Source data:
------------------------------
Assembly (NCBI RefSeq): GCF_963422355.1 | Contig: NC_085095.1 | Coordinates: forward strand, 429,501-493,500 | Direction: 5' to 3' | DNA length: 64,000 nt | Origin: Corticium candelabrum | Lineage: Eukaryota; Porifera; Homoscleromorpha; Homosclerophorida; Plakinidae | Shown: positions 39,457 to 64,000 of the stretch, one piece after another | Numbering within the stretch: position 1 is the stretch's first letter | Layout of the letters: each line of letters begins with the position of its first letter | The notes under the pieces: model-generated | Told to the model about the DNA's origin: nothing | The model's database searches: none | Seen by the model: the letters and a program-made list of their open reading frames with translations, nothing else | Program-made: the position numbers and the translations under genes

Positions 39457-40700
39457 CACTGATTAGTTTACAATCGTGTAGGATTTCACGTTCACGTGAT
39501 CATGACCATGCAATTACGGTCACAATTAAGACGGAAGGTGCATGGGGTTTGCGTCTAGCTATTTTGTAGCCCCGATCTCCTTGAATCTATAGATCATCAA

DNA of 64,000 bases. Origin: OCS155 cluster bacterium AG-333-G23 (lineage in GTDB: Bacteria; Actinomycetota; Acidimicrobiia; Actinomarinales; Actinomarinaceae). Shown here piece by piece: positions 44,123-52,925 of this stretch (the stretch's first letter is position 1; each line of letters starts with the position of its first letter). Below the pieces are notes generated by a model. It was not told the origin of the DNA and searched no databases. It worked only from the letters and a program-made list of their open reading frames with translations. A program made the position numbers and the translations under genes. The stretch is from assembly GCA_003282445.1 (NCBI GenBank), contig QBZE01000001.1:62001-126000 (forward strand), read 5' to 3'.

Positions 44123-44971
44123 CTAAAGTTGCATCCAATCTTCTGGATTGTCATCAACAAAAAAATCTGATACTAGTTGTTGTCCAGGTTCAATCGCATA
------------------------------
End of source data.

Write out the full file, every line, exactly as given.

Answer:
Assembly (NCBI RefSeq): GCF_963422355.1 | Contig: NC_085095.1 | Coordinates: forward strand, 429,501-493,500 | Direction: 5' to 3' | DNA length: 64,000 nt | Origin: Corticium candelabrum | Lineage: Eukaryota; Porifera; Homoscleromorpha; Homosclerophorida; Plakinidae | Shown: positions 39,457 to 64,000 of the stretch, one piece after another | Numbering within the stretch: position 1 is the stretch's first letter | Layout of the letters: each line of letters begins with the position of its first letter | The notes under the pieces: model-generated | Told to the model about the DNA's origin: nothing | The model's database searches: none | Seen by the model: the letters and a program-made list of their open reading frames with translations, nothing else | Program-made: the position numbers and the translations under genes

Positions 39457-40700
39457 CACTGATTAGTTTACAATCGTGTAGGATTTCACGTTCACGTGAT
39501 CATGACCATGCAATTACGGTCACAATTAAGACGGAAGGTGCATGGGGTTTGCGTCTAGCTATTTTGTAGCCCCGATCTCCTTGAATCTATAGATCATCAA

DNA of 64,000 bases. Origin: OCS155 cluster bacterium AG-333-G23 (lineage in GTDB: Bacteria; Actinomycetota; Acidimicrobiia; Actinomarinales; Actinomarinaceae). Shown here piece by piece: positions 44,123-52,925 of this stretch (the stretch's first letter is position 1; each line of letters starts with the position of its first letter). Below the pieces are notes generated by a model. It was not told the origin of the DNA and searched no databases. It worked only from the letters and a program-made list of their open reading frames with translations. A program made the position numbers and the translations under genes. The stretch is from assembly GCA_003282445.1 (NCBI GenBank), contig QBZE01000001.1:62001-126000 (forward strand), read 5' to 3'.

Positions 44123-44971
44123 CTAAAGTTGCATCCAATCTTCTGGATTGTCATCAACAAAAAAATCTGATACTAGTTGTTGTCCAGGTTCAATCGCATA